"What it comes down to is that people make decisions on what is going to make them sleep at night," according to Jan Nottingham, a financial planner in Los Angeles for IDS Financial Services, a subsidiary of American Express.

Paying cash for a house is particularly common with retirees who remain haunted by memories of the Depression, when families lost their homes in the aftermath of the 1929 stock market crash.

That financial catastrophe 61 years ago is one reason why retired Redondo Beach physician Edward O. Mitchell and his wife, Barbara, decided to pay cash for a $432,000 home in Leisure Village Ocean Hills. Dr. Mitchell's father lost the family home in Indianapolis after suffering heavy losses in the crash.

"We both went through the Depression and we don't want any house payments," said Dr. Mitchell, who turns 70 next year.

People like the Mitchells, though, often pay stiff taxes on profits from property-value increases when they buy less-expensive retirement homes. This is common with empty nesters who "trade down" in the market because their children have grown and they no longer need large homes.

Though homeowners 55 or older are entitled to a one-time exclusion from tax of up to $125,000 of profits from property appreciation, taxes can still be fearsome because home values have risen so dramatically. The Mitchells had to pay taxes of nearly $215,000 on property appreciation of more than $1 million on the Palos Verdes home they bought in 1971 for $100,000 and sold 18 years later.

It is generally a younger breed of buyer who is moving to towns like Bend, and they're typically seeking relief from the congestion of a San Jose or an Orange County. They often have lots of money to buy a home, but no full-time job.

Situated on the eastern edge of the Cascade mountains, Bend is a town of 50,000 and growing fast because real estate investors view property values there as big bargains. Bend bills itself as an undiscovered fishing and skiing playground that has a dry sunny climate and dramatic mountain landscape.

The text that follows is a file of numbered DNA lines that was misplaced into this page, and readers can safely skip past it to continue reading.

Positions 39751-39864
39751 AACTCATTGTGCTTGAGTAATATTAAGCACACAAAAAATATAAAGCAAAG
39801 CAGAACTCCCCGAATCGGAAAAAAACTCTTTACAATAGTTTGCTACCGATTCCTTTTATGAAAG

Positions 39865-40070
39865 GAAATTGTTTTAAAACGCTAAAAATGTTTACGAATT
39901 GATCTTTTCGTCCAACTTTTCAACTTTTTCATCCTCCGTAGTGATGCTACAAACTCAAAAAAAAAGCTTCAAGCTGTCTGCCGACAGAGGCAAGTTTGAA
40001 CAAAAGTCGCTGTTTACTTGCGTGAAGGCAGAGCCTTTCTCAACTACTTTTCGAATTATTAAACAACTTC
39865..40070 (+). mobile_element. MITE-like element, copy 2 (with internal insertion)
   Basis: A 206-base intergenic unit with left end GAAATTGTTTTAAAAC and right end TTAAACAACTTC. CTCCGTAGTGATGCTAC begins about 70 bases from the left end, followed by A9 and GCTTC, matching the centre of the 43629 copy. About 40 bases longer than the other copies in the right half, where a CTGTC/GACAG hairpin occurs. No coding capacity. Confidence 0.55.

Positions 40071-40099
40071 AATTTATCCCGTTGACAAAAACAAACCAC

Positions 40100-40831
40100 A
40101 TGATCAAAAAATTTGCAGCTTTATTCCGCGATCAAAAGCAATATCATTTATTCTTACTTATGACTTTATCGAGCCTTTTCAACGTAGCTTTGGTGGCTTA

One real estate developer from Orange County, David Madrigal, has acquired a dozen single-family homes in Bend now occupied by renters. "The real estate values are just playing catch-up now," he said. "They're so far behind California."

Locals worry that Bend's most precious attractions--clean air, lovely surroundings and gentle lifestyle--are being compromised by the growth surge. The air is getting dirtier and traffic on summer holiday weekends is virtual gridlock, choked with cars, campers and logging trucks, locals point out.

"We're at risk of jeopardizing the very reason why people from Los Angeles come here," said Gregory Cushman, publisher of the Bend Bulletin newspaper.

To the new arrivals, though, Bend is Paradise Found and a stark contrast to life in urban California.

"They're tired of the rat race," said real estate broker Ruegg, himself an urban dropout who moved from Contra Costa County near San Francisco seven years ago. "They're looking for a way out, and they can afford it."

When Eisman and his wife, Ellen, left Los Angeles behind, they bid adieu to his insurance business in Woodland Hills and her practice as a psychologist. Neither had a job when they arrived in Bend last year.

What they did have, however, were proceeds from the sale of their $644,000 home in Calabasas, which helped Eisman assume the role of real estate investor. So far, he bought a spacious $280,000 home with a large down payment and financed five other investment properties as well.

In the meantime, his wife is working again and Eisman is doing insurance consulting work.